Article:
A:

While dividends are the only direct income (money paid out), the total return of holding, a stock is the dividend plus the capital gain of the stock price.

Dividend-paying stocks consist mainly of well-established and mature firms. These companies have grown to a point where they are now leaders in their industries, characterized by having slow but very steady earnings growth. These established companies are mainly concerned with keeping shareholders happy with dividend payments. These companies tend to maintain dividend payments, providing a sense of safety to investors looking to diversify into the equity markets without the high risks of investing in growth companies.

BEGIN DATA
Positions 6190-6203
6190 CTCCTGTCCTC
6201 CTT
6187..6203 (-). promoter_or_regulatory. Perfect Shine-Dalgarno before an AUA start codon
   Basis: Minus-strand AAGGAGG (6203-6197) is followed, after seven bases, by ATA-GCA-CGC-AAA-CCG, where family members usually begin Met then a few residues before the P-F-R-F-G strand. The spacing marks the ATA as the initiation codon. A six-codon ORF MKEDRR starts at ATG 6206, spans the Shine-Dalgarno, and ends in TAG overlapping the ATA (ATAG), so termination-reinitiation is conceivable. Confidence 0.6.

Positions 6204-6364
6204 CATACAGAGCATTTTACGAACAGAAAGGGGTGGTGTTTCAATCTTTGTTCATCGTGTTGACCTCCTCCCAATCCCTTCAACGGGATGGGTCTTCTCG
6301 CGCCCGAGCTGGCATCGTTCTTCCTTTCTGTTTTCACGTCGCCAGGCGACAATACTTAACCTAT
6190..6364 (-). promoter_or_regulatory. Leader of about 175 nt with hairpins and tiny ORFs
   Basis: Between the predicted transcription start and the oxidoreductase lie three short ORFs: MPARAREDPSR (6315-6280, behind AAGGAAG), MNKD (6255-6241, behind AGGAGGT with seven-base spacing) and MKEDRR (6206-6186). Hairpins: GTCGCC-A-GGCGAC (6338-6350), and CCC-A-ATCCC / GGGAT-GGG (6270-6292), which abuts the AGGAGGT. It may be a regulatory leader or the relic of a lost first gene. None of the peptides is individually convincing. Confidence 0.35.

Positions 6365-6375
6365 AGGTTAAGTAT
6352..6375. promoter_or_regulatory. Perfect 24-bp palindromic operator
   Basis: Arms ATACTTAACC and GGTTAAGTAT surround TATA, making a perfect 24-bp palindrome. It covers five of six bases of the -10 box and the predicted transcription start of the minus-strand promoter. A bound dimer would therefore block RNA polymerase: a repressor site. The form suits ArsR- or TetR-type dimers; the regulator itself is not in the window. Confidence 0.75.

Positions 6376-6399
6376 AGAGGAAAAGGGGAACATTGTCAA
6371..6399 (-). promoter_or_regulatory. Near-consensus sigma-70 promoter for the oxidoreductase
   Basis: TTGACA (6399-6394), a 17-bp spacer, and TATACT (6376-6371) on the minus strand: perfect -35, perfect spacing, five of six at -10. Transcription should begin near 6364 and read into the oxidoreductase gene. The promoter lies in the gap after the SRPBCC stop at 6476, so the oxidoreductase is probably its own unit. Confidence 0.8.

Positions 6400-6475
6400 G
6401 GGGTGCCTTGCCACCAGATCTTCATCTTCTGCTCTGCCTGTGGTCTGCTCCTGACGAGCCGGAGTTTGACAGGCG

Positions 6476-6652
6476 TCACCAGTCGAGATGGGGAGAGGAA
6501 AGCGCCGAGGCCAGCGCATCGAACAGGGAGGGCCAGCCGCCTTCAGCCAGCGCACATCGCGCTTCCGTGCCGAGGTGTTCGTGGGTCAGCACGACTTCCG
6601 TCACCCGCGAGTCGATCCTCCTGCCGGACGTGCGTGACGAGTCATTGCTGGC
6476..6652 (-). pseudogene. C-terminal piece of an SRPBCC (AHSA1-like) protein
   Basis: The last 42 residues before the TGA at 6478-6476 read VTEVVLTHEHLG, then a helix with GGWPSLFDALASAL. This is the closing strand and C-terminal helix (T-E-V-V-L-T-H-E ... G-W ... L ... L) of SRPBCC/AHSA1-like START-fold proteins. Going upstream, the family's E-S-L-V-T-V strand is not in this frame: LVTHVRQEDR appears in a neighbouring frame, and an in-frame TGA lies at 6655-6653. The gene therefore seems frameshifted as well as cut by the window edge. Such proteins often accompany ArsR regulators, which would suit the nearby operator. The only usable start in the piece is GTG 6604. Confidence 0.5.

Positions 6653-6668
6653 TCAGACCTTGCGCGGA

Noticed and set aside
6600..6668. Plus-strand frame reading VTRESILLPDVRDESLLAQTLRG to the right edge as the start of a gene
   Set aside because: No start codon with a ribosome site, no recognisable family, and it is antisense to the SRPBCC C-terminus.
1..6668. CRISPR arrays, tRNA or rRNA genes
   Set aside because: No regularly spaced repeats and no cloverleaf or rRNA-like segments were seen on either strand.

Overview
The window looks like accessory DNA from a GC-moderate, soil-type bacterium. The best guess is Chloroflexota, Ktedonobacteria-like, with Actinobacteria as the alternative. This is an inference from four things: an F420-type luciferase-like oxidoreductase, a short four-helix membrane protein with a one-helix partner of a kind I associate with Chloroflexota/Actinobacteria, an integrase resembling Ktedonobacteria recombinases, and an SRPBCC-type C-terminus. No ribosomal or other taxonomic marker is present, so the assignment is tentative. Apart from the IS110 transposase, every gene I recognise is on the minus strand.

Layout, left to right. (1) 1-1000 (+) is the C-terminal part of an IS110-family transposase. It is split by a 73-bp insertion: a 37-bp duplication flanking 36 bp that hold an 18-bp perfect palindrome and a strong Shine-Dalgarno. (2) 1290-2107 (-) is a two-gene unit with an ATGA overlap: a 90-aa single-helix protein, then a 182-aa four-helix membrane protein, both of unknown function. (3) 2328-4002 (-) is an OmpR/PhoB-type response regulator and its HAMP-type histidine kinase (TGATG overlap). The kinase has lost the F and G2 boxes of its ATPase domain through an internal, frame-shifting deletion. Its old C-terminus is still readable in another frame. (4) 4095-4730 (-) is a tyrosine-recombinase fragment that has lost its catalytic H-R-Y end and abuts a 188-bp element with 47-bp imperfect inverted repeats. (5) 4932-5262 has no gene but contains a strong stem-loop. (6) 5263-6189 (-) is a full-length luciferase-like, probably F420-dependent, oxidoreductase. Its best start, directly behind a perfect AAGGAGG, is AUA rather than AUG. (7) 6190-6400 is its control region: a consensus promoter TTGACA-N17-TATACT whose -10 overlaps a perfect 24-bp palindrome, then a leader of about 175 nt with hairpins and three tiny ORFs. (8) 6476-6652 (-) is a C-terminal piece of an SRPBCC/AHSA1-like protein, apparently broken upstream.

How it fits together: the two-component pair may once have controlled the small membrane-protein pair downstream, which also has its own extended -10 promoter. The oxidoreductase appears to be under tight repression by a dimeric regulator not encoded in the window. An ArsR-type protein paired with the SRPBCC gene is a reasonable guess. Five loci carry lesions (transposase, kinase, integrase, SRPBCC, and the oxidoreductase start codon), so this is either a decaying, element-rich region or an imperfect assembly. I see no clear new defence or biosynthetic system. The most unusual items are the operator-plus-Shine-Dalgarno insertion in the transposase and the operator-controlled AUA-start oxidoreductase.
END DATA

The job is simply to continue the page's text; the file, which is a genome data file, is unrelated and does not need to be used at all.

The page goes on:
In the past, the market considered non-dividend-paying stocks to be typically growth companies, since expenses from growth initiatives were close to or exceeded their net earnings. This is no longer the rule since a transformation has occurred in today's modern market: firms have decided not to pay dividends under the principle that their reinvestment strategies will, through stock price appreciation, lead to greater returns for the investor. Thus, investors who buy stocks that do not pay dividends prefer to see these companies reinvest their earnings to fund expansion and other projects which they hope will yield greater returns via rising stock price. Although these are generally small- to medium-cap companies, certain large caps have also decided not to pay dividends in the hopes that management can provide greater returns to shareholders through reinvestment.

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